When I first interviewed Stacie Vining in 2002, she was only on the job for two years and working with a big publicity group. I was a senior in college writing an article on women working in the Christian music industry for my graduation project. So when I established a professional relationship with Stacie a year ago, I asked her via e-mail, “Do you remember when…?” And, of course, she did!
Enthusiastic about her artists, Stacie is the owner of Vining Media Relations, which is based in Nashville (or as Stacie puts it, “Nashvegas, TN, baby!”). Currently, Stacie’s current PR roster includes Francesca Battistelli (read BSW’s Take 5), Jonny Diaz, Yellow Cavalier, Anthony Evans (read BSW’s Take 5), and the Show Hope Adoption Agency. In the past she’s worked with Steven Curtis Chapman, Derek Webb, Jeremy Camp, and Nicole Nordeman—to name a few. Most days, Stacie shows up for work in her pj’s, but it’s OK because she works from home. Because Stacie did such a fantastic job the first time around on that senior project of mine, I asked her to Take 5 with Backseat Writer.
I know that you’ve been working with Francesca Battistelli for a while now. What’s it like for you to see her have such a successful debut album?
It’s super exciting! I’m not one to have that “A&R” ear–that talent that an A&R rep has, to know who’s really “got it” to be a successful artist. But at first listen to Francesca’s record, it’s a no-brainer. This girl’s got some great songs and a major set of lungs. She’s just good. She’s very talented for her young age and can write some amazing melodies and lyrics. I knew when I first heard “Free to be Me” that I had to be part of the project and help to promote it to the media world! Plus, I’m a sucker for really talented female singer-songwriters. I think she has a very nice and long career ahead of her.
Why did you decide on a career in publicity?
It was offered to me and I couldn’t refuse. When I worked at a record label, I was working in the artist development and marketing department. I didn’t know where to go beyond that department after I’d been there a while, and someone on the staff thought of me when a publicity position became available. They gave me the chance and it was a perfect fit. I fell in love with it.
How do you go about promoting an artist that you don’t like personally or musically?
Now that I have my own PR firm I can be more selective in whom I represent. When I started Vining Media Relations at the beginning of ‘08, I pretty much took anything I could, just to get the work and more experience. I had a great first year and now have been able to be a bit choosier. I don’t think it’s fair to work a project, be it PR, radio, marketing, etc., where you just don’t “get it.” It’s not fair to you or to the artist.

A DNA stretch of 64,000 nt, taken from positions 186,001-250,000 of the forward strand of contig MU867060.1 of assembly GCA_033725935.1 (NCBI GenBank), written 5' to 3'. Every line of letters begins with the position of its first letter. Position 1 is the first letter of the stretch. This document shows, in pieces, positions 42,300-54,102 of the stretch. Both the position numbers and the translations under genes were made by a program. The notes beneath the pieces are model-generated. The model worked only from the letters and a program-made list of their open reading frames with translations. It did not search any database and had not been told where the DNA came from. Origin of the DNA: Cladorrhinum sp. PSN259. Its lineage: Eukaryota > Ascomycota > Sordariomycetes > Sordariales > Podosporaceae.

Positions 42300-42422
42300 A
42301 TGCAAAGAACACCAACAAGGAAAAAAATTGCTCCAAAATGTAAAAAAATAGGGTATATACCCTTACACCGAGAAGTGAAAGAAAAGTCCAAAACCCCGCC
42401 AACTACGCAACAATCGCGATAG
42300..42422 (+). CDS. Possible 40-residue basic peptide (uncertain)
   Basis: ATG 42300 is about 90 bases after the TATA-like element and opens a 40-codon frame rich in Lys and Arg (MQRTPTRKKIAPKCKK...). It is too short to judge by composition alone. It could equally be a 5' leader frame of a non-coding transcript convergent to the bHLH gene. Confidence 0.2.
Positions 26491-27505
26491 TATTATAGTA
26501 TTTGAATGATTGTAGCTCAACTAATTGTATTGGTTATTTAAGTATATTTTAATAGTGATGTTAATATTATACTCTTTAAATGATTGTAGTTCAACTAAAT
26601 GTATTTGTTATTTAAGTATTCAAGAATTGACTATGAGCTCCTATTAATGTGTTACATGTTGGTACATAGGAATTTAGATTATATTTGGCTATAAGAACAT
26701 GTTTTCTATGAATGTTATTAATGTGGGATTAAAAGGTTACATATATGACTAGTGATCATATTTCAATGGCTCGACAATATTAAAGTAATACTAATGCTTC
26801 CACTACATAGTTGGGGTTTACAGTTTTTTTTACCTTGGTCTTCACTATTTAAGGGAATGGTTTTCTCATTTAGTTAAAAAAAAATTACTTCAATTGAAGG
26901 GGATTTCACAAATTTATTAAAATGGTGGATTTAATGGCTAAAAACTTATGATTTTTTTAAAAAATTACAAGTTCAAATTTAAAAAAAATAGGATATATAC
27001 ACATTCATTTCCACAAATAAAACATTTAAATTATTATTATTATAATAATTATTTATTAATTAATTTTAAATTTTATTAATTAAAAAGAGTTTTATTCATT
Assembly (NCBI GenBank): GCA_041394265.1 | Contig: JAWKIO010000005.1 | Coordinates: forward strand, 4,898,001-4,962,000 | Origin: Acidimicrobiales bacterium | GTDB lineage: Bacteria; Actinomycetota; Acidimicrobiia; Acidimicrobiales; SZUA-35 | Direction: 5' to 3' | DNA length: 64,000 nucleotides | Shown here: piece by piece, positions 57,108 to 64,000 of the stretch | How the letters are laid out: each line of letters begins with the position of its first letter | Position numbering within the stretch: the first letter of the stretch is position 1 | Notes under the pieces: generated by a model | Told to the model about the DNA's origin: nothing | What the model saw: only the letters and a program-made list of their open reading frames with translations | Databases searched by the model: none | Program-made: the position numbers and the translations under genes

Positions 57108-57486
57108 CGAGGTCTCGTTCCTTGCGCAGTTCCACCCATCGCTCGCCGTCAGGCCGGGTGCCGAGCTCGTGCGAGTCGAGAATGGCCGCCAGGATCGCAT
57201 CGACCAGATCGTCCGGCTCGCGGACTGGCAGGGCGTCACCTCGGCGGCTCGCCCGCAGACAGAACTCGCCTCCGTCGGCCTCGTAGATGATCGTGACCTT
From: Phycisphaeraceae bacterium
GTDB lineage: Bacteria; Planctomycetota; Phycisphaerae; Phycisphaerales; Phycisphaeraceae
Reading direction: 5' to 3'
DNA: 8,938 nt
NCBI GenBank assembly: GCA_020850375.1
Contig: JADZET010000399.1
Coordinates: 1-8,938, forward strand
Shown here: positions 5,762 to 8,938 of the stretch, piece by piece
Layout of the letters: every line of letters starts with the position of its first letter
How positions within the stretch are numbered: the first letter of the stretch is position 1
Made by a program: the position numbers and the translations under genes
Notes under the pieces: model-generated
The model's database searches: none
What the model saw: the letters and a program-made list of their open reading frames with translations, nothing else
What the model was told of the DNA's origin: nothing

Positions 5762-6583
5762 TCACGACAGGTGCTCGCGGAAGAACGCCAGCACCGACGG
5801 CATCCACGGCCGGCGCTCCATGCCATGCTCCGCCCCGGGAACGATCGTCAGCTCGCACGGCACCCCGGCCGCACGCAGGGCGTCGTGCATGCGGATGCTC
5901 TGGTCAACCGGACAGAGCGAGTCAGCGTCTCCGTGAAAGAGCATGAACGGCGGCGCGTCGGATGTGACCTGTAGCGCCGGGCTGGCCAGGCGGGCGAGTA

I want to always be ethical and honest in everything I do and with everyone I publicize. If I don’t “believe” or like the artist I’m doing press for, it’s just not right, in my opinion. I’d rather bow out of it and let someone else take it if they like it. I used to work at a record label and had a roster of artists that was given to me. I admit I didn’t like a couple of them–personally or musically. But at that time, it was my job and I just had to do it.
I would much rather work with one to two artists that I love and can talk about all day and make less money than to work with five or six that I just don’t get, even if the money is great. It’s all about believing in the artist and his or her music and ministry. If you don’t, then don’t work with them!
What’s on your desk at this moment? (Don’t clean it to answer this question!)
A lottery ticket that I was supposed to scan three days ago for my husband (that I haven’t scanned yet!), my calendar (I’m old-fashioned. I like to use a paper calendar rather than my Blackberry), my Blackberry, lotion (my hands always get dry), my landline phone, and my notebook with all of my notes and to-do list. Oh yeah…and there’s some old stickie-notes I just need to purge. And of course, my computer
What is one misconception that people have about your job that drives you crazy?
That they know publicity when they are not publicists!! Many people in the industry think that it’s sooo easy to get an artist coverage on TV or in a magazine or on a website. I admit it’s certainly not brain surgery, but it takes time and a lot of effort and continuous follow-ups to get your clients coverage. It’s really all about a handful of things that a lot of people don’t understand.
*Relationships–Relationships that you build with the media are so, so important. When you gain the trust of a media contact, they know they can count on you to deliver and vice versa. That goes a long way. You don’t want to burn any bridges; that’s for sure.
*Fitting the demographic of the media–When I pitch an artist that truly fits a media outlet, they tend to take notice and take me seriously. They know I’ve done my research and that the pitch “makes sense.” For example, it doesn’t make sense to pitch an artist that is Southern Gospel to a hard rock late night show. Make sure that when you pitch to an outlet, especially one that you haven’t worked with before, that the pitch makes sense.
*Talented artists! When you’ve got a great artist with some great songs and a great ministry (think of Francesca, and when I worked with Jeremy Camp, Steven Curtis and the like) then it’s just awesome. I love being able to pitch just really good artists who are the REAL DEAL, who are genuine.